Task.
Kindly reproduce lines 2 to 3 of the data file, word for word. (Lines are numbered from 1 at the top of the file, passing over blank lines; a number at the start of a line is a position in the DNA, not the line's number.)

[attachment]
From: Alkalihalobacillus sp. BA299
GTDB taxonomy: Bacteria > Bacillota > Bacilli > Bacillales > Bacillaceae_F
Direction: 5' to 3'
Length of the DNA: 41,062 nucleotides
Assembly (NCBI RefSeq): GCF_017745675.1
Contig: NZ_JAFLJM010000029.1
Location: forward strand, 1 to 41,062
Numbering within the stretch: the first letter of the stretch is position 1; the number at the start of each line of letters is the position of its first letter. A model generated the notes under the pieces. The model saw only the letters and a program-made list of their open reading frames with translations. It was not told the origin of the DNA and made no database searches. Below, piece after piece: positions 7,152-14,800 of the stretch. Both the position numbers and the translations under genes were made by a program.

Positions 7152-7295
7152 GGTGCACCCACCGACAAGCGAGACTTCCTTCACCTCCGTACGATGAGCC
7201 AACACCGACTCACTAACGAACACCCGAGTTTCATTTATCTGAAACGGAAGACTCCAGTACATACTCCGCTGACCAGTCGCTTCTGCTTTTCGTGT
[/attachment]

GTDB taxonomy: Bacteria > Bacillota > Bacilli > Bacillales > Bacillaceae_F
Direction: 5' to 3'